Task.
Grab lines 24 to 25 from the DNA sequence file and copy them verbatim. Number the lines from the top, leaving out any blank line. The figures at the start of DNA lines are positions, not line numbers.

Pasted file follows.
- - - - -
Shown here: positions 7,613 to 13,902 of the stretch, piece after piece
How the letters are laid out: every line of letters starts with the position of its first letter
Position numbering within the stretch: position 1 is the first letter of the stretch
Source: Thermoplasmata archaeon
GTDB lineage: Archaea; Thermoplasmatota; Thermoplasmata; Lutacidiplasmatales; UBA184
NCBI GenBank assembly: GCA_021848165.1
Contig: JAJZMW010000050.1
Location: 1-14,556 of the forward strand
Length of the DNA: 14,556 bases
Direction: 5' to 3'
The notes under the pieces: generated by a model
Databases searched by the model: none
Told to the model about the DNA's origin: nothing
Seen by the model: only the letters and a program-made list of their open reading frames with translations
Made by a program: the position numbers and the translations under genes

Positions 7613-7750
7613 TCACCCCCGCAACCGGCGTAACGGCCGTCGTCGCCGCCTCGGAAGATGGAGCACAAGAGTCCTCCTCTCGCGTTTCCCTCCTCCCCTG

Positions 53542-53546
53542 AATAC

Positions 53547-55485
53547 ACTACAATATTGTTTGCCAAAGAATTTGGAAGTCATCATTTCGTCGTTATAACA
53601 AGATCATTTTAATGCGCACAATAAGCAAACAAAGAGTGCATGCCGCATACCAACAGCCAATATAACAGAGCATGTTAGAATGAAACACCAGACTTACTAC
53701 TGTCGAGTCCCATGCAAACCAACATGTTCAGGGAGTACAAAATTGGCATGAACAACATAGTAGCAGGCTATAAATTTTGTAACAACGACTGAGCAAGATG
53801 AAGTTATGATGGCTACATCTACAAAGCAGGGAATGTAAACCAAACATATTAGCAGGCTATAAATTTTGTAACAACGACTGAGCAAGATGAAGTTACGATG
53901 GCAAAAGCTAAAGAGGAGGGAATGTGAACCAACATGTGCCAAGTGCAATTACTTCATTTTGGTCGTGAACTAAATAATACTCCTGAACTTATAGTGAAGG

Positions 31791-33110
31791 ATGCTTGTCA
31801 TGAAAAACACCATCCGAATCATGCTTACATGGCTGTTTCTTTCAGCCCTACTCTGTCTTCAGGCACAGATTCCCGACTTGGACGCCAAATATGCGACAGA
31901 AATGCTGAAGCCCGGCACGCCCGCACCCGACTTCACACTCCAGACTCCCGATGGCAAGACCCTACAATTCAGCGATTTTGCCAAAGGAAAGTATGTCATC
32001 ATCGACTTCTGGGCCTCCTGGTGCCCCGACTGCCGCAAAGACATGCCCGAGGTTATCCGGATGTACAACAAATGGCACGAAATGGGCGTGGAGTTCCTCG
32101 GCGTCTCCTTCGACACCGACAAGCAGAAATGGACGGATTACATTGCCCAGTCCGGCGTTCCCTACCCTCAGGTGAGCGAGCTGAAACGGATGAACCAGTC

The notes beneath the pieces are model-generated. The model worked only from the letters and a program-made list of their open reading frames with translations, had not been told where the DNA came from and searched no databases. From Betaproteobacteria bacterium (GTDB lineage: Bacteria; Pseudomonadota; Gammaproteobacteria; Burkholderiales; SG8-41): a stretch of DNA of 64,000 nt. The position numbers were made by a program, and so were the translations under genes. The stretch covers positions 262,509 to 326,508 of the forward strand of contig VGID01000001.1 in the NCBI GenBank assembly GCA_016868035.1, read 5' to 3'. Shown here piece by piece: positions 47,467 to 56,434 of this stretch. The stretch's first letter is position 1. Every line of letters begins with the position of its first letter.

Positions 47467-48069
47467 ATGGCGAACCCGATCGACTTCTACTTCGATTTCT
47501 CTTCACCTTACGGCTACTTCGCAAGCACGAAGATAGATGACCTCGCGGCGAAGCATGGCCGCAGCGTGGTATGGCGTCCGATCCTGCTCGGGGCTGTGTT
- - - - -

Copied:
53801 AAGTTATGATGGCTACATCTACAAAGCAGGGAATGTAAACCAAACATATTAGCAGGCTATAAATTTTGTAACAACGACTGAGCAAGATGAAGTTACGATG
53901 GCAAAAGCTAAAGAGGAGGGAATGTGAACCAACATGTGCCAAGTGCAATTACTTCATTTTGGTCGTGAACTAAATAATACTCCTGAACTTATAGTGAAGG